A metal cylinder 9 is arranged to grip the reentrant portion 3. Its part adjacent the cathode is narrowed and ends in a thimble-shaped top Iii which constitutes the anode of the tube. This top has formed in it a circular bore H for the passage of electrons from the photo-cathode to the luminescent screen 5.
The narrowed part 2 of the tube wall is provided on the inner side with an annular coating i2 of siiver or other conductive material and a Wire l3 sealed in the wall of the part 2 makes contact therewith. The cylinder 9 is provided externally with contact springs it which engage the coating 2.
The inner surface of the wall i is coated with a conductive layer id of metal which reflects relatively small quantities of radiation transmitted by the photo-cathode into the interior of the tube. The layer i extends from slightly beyond the marginal surface it of the cathode towards the anode side of the tube as far as a1 rnost the narrowed part 2.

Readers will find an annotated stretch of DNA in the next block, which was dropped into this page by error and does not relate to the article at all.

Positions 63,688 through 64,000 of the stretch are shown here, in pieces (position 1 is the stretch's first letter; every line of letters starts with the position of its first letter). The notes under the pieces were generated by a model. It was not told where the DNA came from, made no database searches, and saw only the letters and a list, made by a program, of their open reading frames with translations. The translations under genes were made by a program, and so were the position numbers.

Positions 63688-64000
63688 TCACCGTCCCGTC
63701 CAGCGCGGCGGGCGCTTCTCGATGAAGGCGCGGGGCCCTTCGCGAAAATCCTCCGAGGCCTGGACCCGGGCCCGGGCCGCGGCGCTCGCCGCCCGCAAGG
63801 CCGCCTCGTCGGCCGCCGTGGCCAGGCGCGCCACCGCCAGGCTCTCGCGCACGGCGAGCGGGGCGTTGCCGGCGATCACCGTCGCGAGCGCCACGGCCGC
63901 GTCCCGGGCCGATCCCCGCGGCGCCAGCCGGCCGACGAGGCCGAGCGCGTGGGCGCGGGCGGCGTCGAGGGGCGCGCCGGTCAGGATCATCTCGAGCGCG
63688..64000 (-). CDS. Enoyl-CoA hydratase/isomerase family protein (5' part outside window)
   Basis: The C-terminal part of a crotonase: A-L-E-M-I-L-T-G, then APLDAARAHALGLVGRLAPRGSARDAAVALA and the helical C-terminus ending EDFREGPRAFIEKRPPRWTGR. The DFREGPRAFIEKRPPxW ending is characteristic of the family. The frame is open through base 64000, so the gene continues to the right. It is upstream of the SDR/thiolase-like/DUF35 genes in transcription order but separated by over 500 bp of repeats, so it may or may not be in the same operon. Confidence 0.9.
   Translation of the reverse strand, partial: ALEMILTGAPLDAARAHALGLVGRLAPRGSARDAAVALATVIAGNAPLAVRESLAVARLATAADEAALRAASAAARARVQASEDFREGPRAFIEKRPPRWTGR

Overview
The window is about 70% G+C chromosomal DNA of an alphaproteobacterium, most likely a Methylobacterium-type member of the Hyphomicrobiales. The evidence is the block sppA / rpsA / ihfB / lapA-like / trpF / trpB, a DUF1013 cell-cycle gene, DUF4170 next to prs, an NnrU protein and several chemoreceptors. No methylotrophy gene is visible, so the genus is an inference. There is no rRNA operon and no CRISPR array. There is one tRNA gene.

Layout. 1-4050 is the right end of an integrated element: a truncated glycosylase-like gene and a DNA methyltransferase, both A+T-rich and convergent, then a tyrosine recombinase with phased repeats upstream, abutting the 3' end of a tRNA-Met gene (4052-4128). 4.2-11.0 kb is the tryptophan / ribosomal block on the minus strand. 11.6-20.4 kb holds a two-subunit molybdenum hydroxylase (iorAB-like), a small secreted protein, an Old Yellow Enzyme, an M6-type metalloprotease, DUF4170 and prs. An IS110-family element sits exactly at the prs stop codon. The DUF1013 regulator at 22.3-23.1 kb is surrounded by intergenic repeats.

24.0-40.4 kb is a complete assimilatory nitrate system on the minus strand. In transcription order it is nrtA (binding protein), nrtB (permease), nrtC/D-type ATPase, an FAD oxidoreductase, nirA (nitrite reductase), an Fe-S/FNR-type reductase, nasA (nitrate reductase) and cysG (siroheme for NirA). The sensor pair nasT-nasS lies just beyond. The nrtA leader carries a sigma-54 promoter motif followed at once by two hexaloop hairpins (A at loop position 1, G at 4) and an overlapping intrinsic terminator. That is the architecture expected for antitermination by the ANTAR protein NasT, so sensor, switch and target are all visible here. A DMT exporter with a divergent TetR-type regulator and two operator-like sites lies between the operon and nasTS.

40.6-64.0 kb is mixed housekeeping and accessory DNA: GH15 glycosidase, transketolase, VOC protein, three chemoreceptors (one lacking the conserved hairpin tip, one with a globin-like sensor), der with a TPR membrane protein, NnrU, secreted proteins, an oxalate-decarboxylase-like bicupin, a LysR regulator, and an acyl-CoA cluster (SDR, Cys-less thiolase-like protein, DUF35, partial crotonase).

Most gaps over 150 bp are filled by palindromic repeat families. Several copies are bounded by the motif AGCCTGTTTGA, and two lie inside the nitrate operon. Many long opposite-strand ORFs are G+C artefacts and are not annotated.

Luminescent substances suitable for use as the first layer of the double-layered screen, i. e. the layer that converts the X-rays into light primarily in the blue region of the visible spectrum, are zinc sulphide activated by silver, zinc cadmium sulphide and barium-lead sulphide. The other layer of the double-layered screen, i. e. the photo-cathode, preferably consists of cesiuniantimony.
While we have thus described our invention with specified examples and embodiments thereof, other modification will be readily apparent to those skilled in the art without departing from the spirit and scope of the invention as delined in the appended claims.